08 Apr 7 Tips for Seniors to Avoid COVID-19 Scams
Learn about how to protect seniors from scams stemming from the coronavirus pandemic.
By: Jeremy R. Gussick, MBA, CFP®
CERTIFED FINANCIAL PLANNER™
April 8, 2020
We hope you or your senior loved one are continuing to stay safe and healthy during this challenging time. We also want to make sure you are being safe with your personal information as well, and thought the tips below would be both useful and timely for individuals and seniors who are most vulnerable to scams.
Scammers, fraudsters, and other criminals are taking advantage of rapidly changing data and facts associated with COVID-19, both in the workplace and in our homes. Government agencies, corporations, and news outlets continue to warn individuals to be mindful of increased fraudulent activities during these uncertain times.
These scams, which can be sent via email, text message, and social media claim to provide COVID-19 updates, sell products, ask for charitable donations, or reference government aid packages. These messages appear to be legitimate in nature but seek to fraudulently obtain personal information, financial gain, and create panic. Use these tips to identify and avoid scams:
- Watch for emails claiming to be from the Centers for Disease Control and Prevention (CDC) or experts claiming to have inside information on the virus. There are currently no vaccines, potions, lozenges, or other prescriptions available online or in-store to treat or cure COVID-19.
- Do your homework prior to donating to charities or crowdfunding sites. Confirm the validity of the organization as fraudsters are now advertising fake charities. Do not let anyone rush you into a donation, particularly those who ask for cash, gift cards, or wiring of funds.
- Do not click on links or open attachments from sources you do not know. Cybercriminals are using the COVID-19 headline as a tactic to spread viruses and steal information. Do not provide personal information, payment information or sensitive workplace information via suspicious email addresses.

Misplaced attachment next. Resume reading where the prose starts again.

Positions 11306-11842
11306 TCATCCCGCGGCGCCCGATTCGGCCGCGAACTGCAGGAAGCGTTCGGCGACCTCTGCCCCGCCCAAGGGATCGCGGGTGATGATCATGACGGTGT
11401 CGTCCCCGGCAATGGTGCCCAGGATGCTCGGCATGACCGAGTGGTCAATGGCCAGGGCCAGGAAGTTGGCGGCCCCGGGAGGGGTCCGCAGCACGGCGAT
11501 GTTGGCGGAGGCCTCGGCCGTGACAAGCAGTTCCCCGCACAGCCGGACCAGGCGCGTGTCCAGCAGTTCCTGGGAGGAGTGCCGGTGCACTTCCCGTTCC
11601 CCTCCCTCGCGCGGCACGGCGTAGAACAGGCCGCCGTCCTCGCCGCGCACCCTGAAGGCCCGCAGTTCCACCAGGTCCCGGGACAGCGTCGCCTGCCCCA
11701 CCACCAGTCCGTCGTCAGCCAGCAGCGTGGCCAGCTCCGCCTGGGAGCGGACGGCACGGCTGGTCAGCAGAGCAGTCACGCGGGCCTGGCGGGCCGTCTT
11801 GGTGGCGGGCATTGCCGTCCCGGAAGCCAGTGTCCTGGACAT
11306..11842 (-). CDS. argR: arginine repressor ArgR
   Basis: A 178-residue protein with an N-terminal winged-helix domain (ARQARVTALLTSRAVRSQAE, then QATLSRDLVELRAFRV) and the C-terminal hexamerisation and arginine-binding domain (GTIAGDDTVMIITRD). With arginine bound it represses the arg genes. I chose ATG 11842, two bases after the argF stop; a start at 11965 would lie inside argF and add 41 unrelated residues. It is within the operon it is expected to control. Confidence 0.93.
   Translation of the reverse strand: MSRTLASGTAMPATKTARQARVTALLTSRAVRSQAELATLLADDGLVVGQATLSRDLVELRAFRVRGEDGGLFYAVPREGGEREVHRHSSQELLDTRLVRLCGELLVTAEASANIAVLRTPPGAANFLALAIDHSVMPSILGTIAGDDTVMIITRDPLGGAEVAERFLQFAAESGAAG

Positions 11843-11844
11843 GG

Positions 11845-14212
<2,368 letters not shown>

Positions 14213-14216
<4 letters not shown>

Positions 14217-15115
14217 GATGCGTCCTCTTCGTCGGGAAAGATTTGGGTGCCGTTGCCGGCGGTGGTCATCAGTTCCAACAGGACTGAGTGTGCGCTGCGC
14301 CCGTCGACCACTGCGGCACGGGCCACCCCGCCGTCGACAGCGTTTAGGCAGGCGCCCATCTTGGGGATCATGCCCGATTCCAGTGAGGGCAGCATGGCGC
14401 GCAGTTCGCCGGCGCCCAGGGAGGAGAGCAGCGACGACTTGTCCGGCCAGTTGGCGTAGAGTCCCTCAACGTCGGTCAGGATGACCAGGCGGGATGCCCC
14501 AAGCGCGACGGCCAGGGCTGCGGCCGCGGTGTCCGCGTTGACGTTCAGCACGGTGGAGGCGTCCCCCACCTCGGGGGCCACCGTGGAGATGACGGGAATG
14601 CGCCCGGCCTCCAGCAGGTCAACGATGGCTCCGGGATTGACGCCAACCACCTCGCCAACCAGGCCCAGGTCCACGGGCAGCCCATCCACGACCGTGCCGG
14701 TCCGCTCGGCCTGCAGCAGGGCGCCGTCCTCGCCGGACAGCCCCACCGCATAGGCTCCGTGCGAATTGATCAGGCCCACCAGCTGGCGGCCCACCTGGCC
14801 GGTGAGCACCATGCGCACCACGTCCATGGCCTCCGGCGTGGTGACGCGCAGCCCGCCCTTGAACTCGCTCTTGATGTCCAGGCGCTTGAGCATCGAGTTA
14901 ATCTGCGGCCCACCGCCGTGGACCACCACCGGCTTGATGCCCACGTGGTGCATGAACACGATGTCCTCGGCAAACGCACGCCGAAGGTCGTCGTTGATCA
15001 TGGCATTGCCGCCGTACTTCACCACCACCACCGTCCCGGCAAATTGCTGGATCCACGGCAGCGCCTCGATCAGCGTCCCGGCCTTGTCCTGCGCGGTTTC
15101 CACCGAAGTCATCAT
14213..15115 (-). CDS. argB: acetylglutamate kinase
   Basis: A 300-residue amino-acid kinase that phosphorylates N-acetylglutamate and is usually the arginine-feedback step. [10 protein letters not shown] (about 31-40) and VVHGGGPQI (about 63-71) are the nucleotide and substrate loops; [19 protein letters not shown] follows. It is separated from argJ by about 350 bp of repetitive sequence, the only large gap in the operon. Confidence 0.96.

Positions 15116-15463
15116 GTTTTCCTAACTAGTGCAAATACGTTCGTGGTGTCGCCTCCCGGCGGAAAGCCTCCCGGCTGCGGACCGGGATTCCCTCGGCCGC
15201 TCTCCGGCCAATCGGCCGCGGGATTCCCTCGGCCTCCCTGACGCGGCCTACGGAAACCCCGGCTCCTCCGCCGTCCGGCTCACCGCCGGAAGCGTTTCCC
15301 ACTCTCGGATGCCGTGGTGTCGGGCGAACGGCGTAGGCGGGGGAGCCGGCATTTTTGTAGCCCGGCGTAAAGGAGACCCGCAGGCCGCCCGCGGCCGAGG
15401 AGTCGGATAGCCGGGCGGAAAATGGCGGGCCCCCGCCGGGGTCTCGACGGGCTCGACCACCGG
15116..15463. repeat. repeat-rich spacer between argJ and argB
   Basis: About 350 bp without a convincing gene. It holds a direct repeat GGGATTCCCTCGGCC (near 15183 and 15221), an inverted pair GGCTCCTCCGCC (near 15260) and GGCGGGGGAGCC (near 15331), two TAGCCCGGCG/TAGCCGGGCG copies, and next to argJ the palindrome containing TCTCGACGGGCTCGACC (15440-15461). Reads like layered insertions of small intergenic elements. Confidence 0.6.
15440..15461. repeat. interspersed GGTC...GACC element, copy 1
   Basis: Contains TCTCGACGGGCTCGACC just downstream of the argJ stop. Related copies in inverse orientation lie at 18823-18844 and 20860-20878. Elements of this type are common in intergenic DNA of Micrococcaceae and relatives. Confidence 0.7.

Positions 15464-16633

- Be suspicious of urgent demands and emergency requests. The health and safety of you and your family is the top priority. Do not fall for scammers threatening fees or fines, cancelled deliveries, and health concerns in exchange for financial gain.
- If it sounds too good to be true, it likely is. Many individuals have begun to receive robo-calls and social media requests for social security numbers, banking information, and gift cards. Scammers promise high paying work from home opportunities, free sanitation and cleaning, as well as COVID-19 protection in exchange for payment and sensitive information.
- Be mindful of scammers using government aid packages for criminal gain. Lawmakers have announced plans to send Americans checks to assist with the financial burden of the virus, with details still in discussion. The government will not request payment, nor will anyone reach out requesting personally sensitive health or financial information in exchange for financial support.
- Obtain your news from a trusted source. Be mindful of text message scams, social media polls and fraudulent email accounts sharing false information to create panic. Before acting on information, review its source and check a trusted news outlet to confirm its validity.
When in doubt, ask a coworker, family member, or friend for their opinion. Two sets of eyes are better than one. If you believe you have fallen victim of a scam, call your local police at their non-emergency number and consider reporting to the FBI’s IC3 Internet Crime Database.
If you have any questions or concerns during this, please do not hesitate to call/email me at your convenience.
Again, we continue to wish everyone good health as we all work to get through this challenging time together.
Follow Chosen Family Home Care’s insights for more senior and caregiving resources. Consider one of these articles related to our ongoing coronavirus coverage:
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- Caregiving during the coronavirus: how to protect and engage seniors at home
- Philadelphia health alert: does ibuprofen make the coronavirus worse?
- Seniors not more likely to take virus precautions versus the general population, study finds
The opinions voiced in this material are for general information only and are not intended to provide specific advice or recommendations for any individual. We suggest that you discuss your specific situation with a qualified tax or legal advisor. Please consult me if you have any questions.
Securities and Financial Planning offered through LPL Financial, a Registered Investment Advisor.
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Jeremy Gussick may only discuss and/or transact securities business with residents of the following states:
CA, DE, FL, MI, MO, NC, NJ, NY, PA, TX.
Jeremy R. Gussick, MBA, CFP® is an independent CERTIFIED FINANCIAL PLANNERTM professional who focuses on Retirement Income Planning and Investment Management. He can be reached at firstname.lastname@example.org. Jeremy Gussick is not affiliated with Chosen Family Home Care, which is a separate entity from LPL Financial.